Ice-Induced Psychotic Episode: A (More or Less) True Story

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“What happened to your knee?” asked Rush.

“I fell out of a helicopter.”

“Really?”

“I’m an SOG policeman.”

“Tim Ireland!” said Minh, pulling the blanket down to his chest and clutching it there. “Tim Ireland’s party! And you were dressed as a woman!

“Fuck,” said Rush, “I was hoping you weren’t going to say that.”

I laughed so hard, I almost came off the chair.

“It was a nineties party,” said Rush. “I went dressed as Monica Lewinsky.”

“It’s okay,” I continued, coughing to clear my throat. “I had to go to a fortieth birthday a few years ago. It was a drag party. I went in a wedding dress; it was the only thing I could find to fit. I couldn’t get shoes – I’ve got size fifteen feet – so I wore thongs.”

“Oh, I got shoes,” said Rush. “I found a size twelve pump with a four-inch heel.”

“I know,” said Minh. “And you could dance in those things!”

Minh lay on his back, legs in the air, blanket wrapped around him as if might have to use it at any moment to either hide or defend himself.

“I told you – I might be a cracked-out little gay man, but I’m not crazy!”

“We’re going to give you some more valium and let you stay here until you sleep it off,” said Rush. And to me: “We’ll probably keep him here overnight for observation, and give you a call tomorrow so you can come and pick him up.”

I pushed myself out of the chair and stood. The knee strained against the brace. It felt hot. Angry.

“Do you want me to get a doctor to look at your knee?” Rush asked.

“No thanks,” I said. “I’ve got a doctor.” I went and saw a mate of mine who is a doctor any time I get injured. If I go see the squad doctor, there’ll be a record of what’s wrong with me.

“If you’re sure,” said Rush. I imagined him in a blue dress, heels and a curly black wig with a pearl necklace and smiled.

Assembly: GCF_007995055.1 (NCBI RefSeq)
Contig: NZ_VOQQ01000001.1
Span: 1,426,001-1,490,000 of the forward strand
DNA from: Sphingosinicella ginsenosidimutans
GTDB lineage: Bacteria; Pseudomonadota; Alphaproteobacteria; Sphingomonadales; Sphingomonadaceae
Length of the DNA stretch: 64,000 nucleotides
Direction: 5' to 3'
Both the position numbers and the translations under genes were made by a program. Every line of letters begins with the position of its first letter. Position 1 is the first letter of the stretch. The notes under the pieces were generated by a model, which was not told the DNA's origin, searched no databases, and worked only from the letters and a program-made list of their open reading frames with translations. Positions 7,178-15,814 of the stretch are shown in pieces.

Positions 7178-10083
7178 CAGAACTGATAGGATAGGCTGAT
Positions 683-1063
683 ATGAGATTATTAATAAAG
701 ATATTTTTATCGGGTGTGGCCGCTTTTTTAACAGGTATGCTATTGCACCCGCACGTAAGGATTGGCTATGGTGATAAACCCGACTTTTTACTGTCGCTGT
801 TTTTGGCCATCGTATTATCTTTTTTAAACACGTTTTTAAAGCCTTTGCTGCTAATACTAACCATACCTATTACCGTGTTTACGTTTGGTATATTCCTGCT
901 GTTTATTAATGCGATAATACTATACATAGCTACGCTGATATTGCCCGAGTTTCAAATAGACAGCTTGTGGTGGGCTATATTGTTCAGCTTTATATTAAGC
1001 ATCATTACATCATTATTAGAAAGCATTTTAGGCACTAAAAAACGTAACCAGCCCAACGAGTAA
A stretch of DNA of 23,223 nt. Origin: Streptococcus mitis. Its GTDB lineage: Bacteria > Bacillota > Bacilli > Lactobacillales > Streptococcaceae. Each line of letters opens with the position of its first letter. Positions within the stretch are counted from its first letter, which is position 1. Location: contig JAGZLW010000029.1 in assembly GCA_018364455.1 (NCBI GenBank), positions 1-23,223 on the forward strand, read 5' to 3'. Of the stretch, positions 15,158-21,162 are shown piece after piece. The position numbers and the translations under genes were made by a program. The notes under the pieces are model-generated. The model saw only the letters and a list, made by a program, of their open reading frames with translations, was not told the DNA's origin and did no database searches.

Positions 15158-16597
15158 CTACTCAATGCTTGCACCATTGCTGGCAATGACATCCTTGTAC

***

The silence in the empty house felt like a roaring. I cleaned the place top to bottom, stripped the bed, changed the sheets, and did three loads of washing. The washing machine was ticking away on the third load by the time night had fallen. I picked up the telephone.

“Hello?”

“Hi,” said Kat. “It’s me.”

“How are you?” I asked.

“I’m okay.” She’d answered; all I had to do was go slow and if I was lucky, it might kindle into a conversation.

“How you feeling?”

“Fine.”

“I thought I should give you a call. I thought I saw you today. At the hospital.” I felt a sudden relief when I realized this was true.

“What were you doing at the hospital?” A note of concern entered her voice.

“My housemate. He’s a fucking ice addict.” I thought of Minh that afternoon and the way he looked; the look in his eye. Psychological agony. I’d overlooked it at the time. I’d been too busy laughing at the transvestite psychiatrist.

“Why on earth would you have an ice addict as a housemate?”

I began to spin the story out to her, feeling a sudden surge of excitement as the whole sorry mess came out as comedy. The washing machine, having finished its cycle, emitted a series of chirrups.

“Can you hang on a minute?” I asked. I needed both hands to pull the bed sheets out of the machine. It was then I realized that Kat had hung up.

I hung out the sheets and emptied the vacuum cleaner. Then, I remembered Minh used to burn these incense sticks in his room from time to time. So I lit one in there, just so I could smell the hint of it in the hall.

I went into the lounge room and put my leg up on the couch and unlaced the brace. The skin was white with little raised dots from where the eyelets had pressed into the flesh. It was bordered by two angry red scores, above and below the joint. Perhaps if I went to sleep with the brace on, I thought, it might improve by tomorrow.

I couldn’t sleep. So I put on one of Kat’s trance albums down the hall in Minh’s room, pulsing down the hallway like a friendly noise.

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